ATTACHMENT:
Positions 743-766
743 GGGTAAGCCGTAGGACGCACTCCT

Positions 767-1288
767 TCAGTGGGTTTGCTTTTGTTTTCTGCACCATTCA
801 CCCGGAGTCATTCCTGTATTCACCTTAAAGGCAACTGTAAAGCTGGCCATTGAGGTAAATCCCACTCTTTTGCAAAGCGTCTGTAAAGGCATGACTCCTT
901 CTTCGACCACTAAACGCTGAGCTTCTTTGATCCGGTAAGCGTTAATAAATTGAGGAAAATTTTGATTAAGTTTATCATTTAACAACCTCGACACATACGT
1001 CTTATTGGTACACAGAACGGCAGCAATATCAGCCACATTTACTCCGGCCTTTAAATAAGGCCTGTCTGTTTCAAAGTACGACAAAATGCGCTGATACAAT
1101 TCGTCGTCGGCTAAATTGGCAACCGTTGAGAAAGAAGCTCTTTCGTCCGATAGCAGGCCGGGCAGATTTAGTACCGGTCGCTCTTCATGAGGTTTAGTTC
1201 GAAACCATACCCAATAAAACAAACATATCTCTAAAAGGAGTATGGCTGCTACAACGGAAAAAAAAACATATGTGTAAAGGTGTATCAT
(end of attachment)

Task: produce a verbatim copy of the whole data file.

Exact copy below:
Positions 743-766
743 GGGTAAGCCGTAGGACGCACTCCT

Positions 767-1288
767 TCAGTGGGTTTGCTTTTGTTTTCTGCACCATTCA
801 CCCGGAGTCATTCCTGTATTCACCTTAAAGGCAACTGTAAAGCTGGCCATTGAGGTAAATCCCACTCTTTTGCAAAGCGTCTGTAAAGGCATGACTCCTT
901 CTTCGACCACTAAACGCTGAGCTTCTTTGATCCGGTAAGCGTTAATAAATTGAGGAAAATTTTGATTAAGTTTATCATTTAACAACCTCGACACATACGT
1001 CTTATTGGTACACAGAACGGCAGCAATATCAGCCACATTTACTCCGGCCTTTAAATAAGGCCTGTCTGTTTCAAAGTACGACAAAATGCGCTGATACAAT
1101 TCGTCGTCGGCTAAATTGGCAACCGTTGAGAAAGAAGCTCTTTCGTCCGATAGCAGGCCGGGCAGATTTAGTACCGGTCGCTCTTCATGAGGTTTAGTTC
1201 GAAACCATACCCAATAAAACAAACATATCTCTAAAAGGAGTATGGCTGCTACAACGGAAAAAAAAACATATGTGTAAAGGTGTATCAT